After more than four years at the helm, The Roar today bids farewell to its longest-tenured editor in Daniel Jeffrey.
Before this year’s European Championships kick off, let’s remember the 2004 tournament in Portugal.
FC Porto to Portugal’s rescue
The strange and exciting and perhaps era-shifting 2004 Champions League emerged with the entirely unlikely champion of FC Porto. Although on the surface this seemed a fluke that was unattached to what came before and after it, Porto’s title certainly became relevant after the first game of Euro 2004 in the city of Porto a couple of weeks later.
Portugal had elected for the old standbys like Fernando Couto and Rui Costa rather than the new stars on show for FC Porto, and had unbelievably lost to utter outsiders Greece, putting any further ambitions for the tournament in peril.
Coach Luiz Felipe Scolari, who had won the World Cup with Brazil two years ago but in his managerial career would have his ups and downs, turfed three of the old hands at halftime. He would have turned over the entire team if possible, and virtually did so for Portugal’s second game. The young players would now come into focus – a gift to Portugal in this of all years to deliver.
Cristiano Ronaldo had just had his first season with Manchester United. He was a flashy winger who would evolve into one of Europe’s most prolific ever goal scorers. He had tricks, pace, finishing as natural as it gets (including being a surprisingly magnificent and prolific scorer with his head) and once he was the finished article, any team he would play for would immediately morph into one whose sole attacking focus was to feed him.
His personal vanity and sometime selfishness often rubbed observers the wrong way, in a ‘kids these days’ kind of way, but his incredible stats in later years were undeniable. He was only 19 at Euro 2004, but once in the team he took it upon himself to give Portugal more oomph. He and Porto’s Maniche, neither of whom started the first game, would more than anyone else lift Portugal in Euro 2004, both scoring in their semi-final victory.
Your name won’t win it for you
Italy, Spain and Germany, all of whom would dominate the second half of the decade, were each eliminated in the group stage. Just like at the 2002 World Cup, its predecessor tournament, the smaller countries had their day. The three stories to emerge from Euro 2004 were Portugal, Czech Republic and Greece, who had only ever qualified for two previous tournaments and had been humiliated at both of them.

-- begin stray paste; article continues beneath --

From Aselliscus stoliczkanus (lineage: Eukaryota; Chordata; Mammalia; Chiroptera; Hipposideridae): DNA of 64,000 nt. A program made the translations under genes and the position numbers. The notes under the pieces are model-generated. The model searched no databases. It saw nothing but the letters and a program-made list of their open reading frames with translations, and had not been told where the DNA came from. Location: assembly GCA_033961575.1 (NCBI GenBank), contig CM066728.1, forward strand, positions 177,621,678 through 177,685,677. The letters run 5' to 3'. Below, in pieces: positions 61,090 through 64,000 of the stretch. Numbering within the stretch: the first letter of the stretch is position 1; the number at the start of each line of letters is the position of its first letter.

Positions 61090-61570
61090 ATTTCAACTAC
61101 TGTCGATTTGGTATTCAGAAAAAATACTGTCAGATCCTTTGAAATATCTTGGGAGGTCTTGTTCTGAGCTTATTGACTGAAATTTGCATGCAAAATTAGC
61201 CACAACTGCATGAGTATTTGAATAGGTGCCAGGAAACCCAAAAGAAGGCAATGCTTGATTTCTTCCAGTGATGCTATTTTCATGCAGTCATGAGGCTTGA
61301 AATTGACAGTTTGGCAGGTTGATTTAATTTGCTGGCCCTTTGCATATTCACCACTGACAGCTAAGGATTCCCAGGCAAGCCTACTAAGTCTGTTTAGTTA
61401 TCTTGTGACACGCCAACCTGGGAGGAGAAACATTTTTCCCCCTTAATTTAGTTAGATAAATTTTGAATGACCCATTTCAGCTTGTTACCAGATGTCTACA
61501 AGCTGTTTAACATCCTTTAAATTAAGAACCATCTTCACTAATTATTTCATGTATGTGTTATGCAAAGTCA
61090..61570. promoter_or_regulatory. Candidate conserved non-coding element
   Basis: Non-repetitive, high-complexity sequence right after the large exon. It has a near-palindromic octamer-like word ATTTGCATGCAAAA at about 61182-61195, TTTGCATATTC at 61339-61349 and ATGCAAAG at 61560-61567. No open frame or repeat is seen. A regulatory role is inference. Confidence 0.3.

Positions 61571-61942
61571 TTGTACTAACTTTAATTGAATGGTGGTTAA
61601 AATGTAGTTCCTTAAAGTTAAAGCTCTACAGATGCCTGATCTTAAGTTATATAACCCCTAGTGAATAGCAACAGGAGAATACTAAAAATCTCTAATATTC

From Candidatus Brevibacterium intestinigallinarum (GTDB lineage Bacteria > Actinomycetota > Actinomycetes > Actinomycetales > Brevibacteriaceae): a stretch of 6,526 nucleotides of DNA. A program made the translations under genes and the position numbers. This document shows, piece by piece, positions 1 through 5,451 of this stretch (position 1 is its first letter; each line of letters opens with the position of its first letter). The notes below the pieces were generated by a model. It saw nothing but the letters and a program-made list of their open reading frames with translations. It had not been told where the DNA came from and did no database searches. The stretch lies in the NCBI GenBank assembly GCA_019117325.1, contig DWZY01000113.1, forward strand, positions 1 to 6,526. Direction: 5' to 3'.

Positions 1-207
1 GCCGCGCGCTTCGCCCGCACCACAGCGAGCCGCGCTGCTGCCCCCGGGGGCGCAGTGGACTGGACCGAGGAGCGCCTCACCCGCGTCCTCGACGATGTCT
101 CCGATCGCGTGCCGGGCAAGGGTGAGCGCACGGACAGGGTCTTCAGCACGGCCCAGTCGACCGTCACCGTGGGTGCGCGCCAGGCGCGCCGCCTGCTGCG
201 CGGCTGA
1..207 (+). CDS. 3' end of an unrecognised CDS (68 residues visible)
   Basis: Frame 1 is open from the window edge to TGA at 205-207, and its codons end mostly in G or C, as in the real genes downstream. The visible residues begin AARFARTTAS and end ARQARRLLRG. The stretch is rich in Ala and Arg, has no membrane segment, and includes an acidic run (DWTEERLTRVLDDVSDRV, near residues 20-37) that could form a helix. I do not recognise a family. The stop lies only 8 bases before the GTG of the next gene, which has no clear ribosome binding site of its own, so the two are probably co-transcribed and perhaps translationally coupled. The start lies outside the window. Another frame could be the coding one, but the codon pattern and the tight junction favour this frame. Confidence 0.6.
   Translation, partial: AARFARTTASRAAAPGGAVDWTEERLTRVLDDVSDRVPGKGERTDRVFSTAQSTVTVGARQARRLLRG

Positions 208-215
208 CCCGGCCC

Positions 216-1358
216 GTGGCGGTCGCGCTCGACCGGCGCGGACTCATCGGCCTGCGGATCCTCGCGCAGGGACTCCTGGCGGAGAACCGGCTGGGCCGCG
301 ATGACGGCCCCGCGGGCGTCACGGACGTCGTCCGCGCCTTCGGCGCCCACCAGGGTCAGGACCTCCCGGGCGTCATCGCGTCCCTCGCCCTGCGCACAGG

The Czech Republic’s best ever incarnation appeared at this tournament. They scored ten goals in their first four matches, including a brilliant win from 0-2 down against the Netherlands. The team was beautifully balanced from defence to attack, with old hands and youth.
Pavel Nedved was the controlling, classy midfielder, but he was supplemented by goalscoring mid Tomas Rosicky, giant forward Jan Koller and his small, skilful partner Milan Baros, who scored five spectacular goals here. Further back the reliable up-and-comer Petr Cech was in goal, and he would soon become a Chelsea mainstay for a decade.
For four matches they were unstoppable, and in the absence of any other convincing teams they should have claimed the European crown by right. But Nedved went down injured against Greece in the semi-final and the rest of them were stifled. It was a testament to the cruelty of international knockout football.
We can only produce our best by living on the edge
Portugal found themselves in a supreme, emotional, must-win game against their most historic cultural rival Spain. This most crucial game was entrusted to the new guard: Ronaldo, Maniche, Costinha, Deco and Figo made up a midfield they would stick with all tournament.
They showed a toughness not seen in previous Portugal teams and imposed themselves in a fraught 1-0 win. It was tight and with few chances but ultimately successful, and the reaction was euphoric. Portugal had survived the group by the skin of their teeth – but their heads were immediately pushed back into the water by Michael Owen’s third-minute goal for England against them in the quarter-final.
Watching Portugal walk out for this game (on replay, with hindsight), I had the impression that it was a historic occurrence, at least from the Portugal end. It turned out to be the most vivid knockout match of this or any tournament of the entire decade.
As the second-half minutes ticked by and Portugal’s elimination became imminent, Scolari replaced a disgusted Figo, for whom this may have been his final Portugal match. But his replacement winger Simao Sabrosa put the ball straight onto fellow substitute Helder Postiga’s head with seven minutes to go, and just as in the group, imminent disaster had been averted.
Portugal legend Rui Costa was inserted. He really should have been Portugal’s number ten instead of Deco, who was certainly flavour of the year but could be hustled out of games much more easily, never showing for Portugal the control of matches that he did with Porto. Rui Costa scored a flashing strike in extra time to seemingly win the match, but England came back from the dead with five minutes left – Chelsea duo Terry and Lampard combined to squeeze out a goal.